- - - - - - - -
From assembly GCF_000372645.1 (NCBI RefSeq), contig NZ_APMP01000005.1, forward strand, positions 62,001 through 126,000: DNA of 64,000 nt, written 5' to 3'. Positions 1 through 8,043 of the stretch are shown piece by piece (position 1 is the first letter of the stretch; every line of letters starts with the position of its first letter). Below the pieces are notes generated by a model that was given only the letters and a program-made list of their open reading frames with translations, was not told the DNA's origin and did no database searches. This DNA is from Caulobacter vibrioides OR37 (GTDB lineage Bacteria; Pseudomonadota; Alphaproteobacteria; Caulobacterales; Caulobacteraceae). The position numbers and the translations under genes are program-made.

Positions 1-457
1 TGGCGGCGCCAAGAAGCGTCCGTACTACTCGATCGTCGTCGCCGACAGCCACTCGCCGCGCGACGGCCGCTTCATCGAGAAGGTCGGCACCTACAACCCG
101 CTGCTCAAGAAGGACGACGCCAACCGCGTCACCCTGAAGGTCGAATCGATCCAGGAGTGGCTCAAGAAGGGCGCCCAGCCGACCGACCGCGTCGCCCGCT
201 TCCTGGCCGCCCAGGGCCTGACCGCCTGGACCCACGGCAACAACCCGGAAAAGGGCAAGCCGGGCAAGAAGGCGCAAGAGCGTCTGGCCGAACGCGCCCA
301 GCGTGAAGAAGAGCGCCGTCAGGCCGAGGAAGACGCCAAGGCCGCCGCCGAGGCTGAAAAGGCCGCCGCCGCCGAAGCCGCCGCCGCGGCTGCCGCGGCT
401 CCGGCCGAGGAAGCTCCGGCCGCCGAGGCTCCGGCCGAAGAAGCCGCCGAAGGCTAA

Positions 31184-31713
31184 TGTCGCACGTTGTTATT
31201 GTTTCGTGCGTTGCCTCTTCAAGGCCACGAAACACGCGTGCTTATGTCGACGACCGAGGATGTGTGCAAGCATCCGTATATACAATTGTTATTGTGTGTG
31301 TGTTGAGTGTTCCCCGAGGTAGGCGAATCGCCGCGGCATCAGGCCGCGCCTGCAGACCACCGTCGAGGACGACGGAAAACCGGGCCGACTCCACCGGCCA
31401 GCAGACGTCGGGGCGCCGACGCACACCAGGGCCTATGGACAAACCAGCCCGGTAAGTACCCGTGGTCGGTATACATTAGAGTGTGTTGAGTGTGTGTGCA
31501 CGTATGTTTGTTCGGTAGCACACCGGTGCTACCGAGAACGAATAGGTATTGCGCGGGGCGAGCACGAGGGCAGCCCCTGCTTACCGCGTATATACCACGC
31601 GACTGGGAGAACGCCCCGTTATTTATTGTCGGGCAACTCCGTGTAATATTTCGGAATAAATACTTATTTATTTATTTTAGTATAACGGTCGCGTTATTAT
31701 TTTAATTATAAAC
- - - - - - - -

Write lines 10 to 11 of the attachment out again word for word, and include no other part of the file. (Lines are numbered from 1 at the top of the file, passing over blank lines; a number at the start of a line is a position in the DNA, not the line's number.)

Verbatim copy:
31201 GTTTCGTGCGTTGCCTCTTCAAGGCCACGAAACACGCGTGCTTATGTCGACGACCGAGGATGTGTGCAAGCATCCGTATATACAATTGTTATTGTGTGTG
31301 TGTTGAGTGTTCCCCGAGGTAGGCGAATCGCCGCGGCATCAGGCCGCGCCTGCAGACCACCGTCGAGGACGACGGAAAACCGGGCCGACTCCACCGGCCA